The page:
It’s always fun finding out when the first frost of the year will appear. There is something magical and beautiful about the ice (although also a bit scary when riding). In 2021 the first time I spotted any frost on my morning ride was 6th October. I think my fingers noticed it before my eyes! That first frost always catches you out a bit.

Icy shoots

Spin the Wheel

At this time of year, getting dressed in the morning for a cycle commute is always a bit of a gamble. Spin the wheel, suit up then get outside and hope you guessed correctly.

You can plan all you want (and I spend ages scanning the weather apps for the next day’s forecast), but sometimes you are just guaranteed to get it wrong. This works both ways during the change into deep autumn…

There will be days when the BBC promise a crisp frosty morning so you place layer upon layer, only to find out the sun has decided to give us a last gasp attempt at a summer’s morning. Before long you’ll be dripping through the layers ready to explode with the effort.

The next day you’ll decide not to make that mistake again, so trim back the gear and get the fingerless mitts out again. Obviously, this will be the day the sun decides it can’t be bothered to get going and you’ll be a shivering wreck. Next thing you know you’ll be cursing your fingers and toes as the feeling gradually disappears from them before turning to a stabbing pain.

Icy Post

Autumnal Tips

I’ve been doing the cycle commute for nearly a decade now and there are still times when I get it wrong. However, you can attempt to mitigate the problems with some simple steps. These are especially useful if you are commuting both ends of the day:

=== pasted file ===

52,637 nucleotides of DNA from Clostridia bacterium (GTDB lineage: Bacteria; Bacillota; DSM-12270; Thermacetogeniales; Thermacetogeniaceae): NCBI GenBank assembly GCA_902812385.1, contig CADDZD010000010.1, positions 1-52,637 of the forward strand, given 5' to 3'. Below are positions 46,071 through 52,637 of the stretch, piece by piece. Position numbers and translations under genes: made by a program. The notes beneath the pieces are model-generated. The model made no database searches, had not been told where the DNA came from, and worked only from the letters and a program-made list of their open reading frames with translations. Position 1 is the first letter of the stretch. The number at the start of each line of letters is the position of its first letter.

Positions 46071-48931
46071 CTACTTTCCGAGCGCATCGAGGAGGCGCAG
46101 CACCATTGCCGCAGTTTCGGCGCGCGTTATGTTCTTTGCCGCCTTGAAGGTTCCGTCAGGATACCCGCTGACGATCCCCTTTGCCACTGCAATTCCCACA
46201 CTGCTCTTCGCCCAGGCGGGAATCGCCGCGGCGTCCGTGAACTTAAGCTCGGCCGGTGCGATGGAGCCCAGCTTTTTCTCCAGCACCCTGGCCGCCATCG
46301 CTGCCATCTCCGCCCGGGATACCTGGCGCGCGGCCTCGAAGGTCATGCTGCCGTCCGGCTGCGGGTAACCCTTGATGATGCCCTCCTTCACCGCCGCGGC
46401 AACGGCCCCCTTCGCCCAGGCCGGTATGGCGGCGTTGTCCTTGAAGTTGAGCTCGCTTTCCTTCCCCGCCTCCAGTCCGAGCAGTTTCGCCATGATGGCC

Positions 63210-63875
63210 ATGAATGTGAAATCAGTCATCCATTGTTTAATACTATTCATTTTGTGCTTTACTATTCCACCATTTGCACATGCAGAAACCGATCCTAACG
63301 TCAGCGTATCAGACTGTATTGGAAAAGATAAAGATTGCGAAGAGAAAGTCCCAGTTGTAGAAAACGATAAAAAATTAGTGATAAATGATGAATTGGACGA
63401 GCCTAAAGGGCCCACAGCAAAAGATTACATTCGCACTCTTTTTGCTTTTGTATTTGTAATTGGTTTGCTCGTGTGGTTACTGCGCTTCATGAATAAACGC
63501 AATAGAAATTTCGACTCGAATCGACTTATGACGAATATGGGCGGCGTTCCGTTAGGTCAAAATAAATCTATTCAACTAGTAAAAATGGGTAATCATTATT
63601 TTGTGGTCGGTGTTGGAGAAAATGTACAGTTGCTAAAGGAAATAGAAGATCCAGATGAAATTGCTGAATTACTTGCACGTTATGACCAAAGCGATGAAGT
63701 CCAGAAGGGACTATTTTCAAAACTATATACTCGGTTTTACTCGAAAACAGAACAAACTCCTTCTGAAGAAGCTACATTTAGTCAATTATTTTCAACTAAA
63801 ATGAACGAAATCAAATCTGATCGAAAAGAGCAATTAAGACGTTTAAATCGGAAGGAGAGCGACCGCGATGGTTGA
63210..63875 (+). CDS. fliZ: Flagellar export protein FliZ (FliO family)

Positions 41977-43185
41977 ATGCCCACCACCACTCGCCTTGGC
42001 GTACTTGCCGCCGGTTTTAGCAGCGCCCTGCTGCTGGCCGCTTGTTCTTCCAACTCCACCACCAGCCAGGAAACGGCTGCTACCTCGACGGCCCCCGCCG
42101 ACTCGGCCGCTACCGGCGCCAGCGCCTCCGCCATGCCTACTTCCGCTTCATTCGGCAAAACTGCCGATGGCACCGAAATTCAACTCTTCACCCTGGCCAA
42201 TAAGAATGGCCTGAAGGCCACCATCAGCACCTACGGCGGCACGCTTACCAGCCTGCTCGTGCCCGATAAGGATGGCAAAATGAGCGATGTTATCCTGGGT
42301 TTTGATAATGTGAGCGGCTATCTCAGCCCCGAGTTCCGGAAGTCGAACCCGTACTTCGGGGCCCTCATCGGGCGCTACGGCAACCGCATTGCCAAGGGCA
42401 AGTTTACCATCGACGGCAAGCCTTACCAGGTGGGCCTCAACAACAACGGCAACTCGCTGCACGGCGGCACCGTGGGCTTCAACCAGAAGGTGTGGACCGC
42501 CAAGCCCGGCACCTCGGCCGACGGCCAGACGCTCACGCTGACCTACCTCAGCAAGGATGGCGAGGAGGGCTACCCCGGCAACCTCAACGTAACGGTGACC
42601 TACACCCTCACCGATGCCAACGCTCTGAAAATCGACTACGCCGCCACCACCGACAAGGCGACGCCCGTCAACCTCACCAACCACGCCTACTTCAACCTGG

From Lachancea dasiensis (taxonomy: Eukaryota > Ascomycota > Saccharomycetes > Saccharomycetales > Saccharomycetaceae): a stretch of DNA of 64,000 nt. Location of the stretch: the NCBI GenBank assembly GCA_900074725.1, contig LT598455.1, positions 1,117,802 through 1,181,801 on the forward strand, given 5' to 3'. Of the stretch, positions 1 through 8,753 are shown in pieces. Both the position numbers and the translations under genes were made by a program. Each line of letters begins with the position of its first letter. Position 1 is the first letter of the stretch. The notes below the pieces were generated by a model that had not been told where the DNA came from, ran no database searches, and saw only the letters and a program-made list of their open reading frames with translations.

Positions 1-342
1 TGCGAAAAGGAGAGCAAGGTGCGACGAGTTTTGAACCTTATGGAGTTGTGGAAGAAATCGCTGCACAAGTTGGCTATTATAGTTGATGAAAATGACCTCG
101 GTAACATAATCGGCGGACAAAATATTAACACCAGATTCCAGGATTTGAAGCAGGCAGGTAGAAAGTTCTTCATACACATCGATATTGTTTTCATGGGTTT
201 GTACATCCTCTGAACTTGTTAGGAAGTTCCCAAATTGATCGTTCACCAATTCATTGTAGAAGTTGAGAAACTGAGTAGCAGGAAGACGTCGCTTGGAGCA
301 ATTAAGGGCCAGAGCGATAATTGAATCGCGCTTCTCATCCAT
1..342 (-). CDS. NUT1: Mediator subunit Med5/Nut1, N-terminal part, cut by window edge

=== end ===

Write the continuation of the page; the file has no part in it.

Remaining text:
1. Go for layers instead of thick clothing (save that for when it gets really cold). You can always remove one or two either on route or for the reverse journey.
  2. Bring a spare pair of gloves (either fingerless or not, the opposite of what you wear first of all). It’s very easy to switch if you find it too hot or too cold.
  3. Keep your feet warm. Good socks or overshoes are essential. I never have a problem with my feet overheating, but definitely notice them getting cold before anything else.
  4. If you do find yourself getting cold, use it as motivation to push yourself and put more effort in to warm up the blood flow.
  5. Cold fingers are a nightmare so keep wiggling them if you feel the chill starting to bite. Use your breath to give them a boost if that doesn’t work.

Let me know if you can think of any others.

I’m not a gambler myself, so like to have a bit of certainty that whatever happens, I’ll be okay.

Don’t be put off by the changing seasons. Some simple planning and a bit of experience will let you work wonders. It really can be a wonderful time if year to ride, with stunning sun rises and crisp clear mornings.

Morning light

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Comments (3)

  1. Felix


    For cold days (freezing and below) I use my skiing helmet. It\s essentialy an insulated bike helmet, perfect for cold days.

    I also recommend NOT dropping and loosing those middle warm bike gloves that you love, leaving you with fingerless or winter to choose from!

  2. Felix


    I’d like to recommend a skiing helmet for temperatures below zero. It’s essentially an insulated bike helmet, made for sporting in freezing weather. Perfect.

    Also: Don’t loose those beloved middle gloves because you’re clumsy, and have only thin, fingerless, or heavy winter gloves left.

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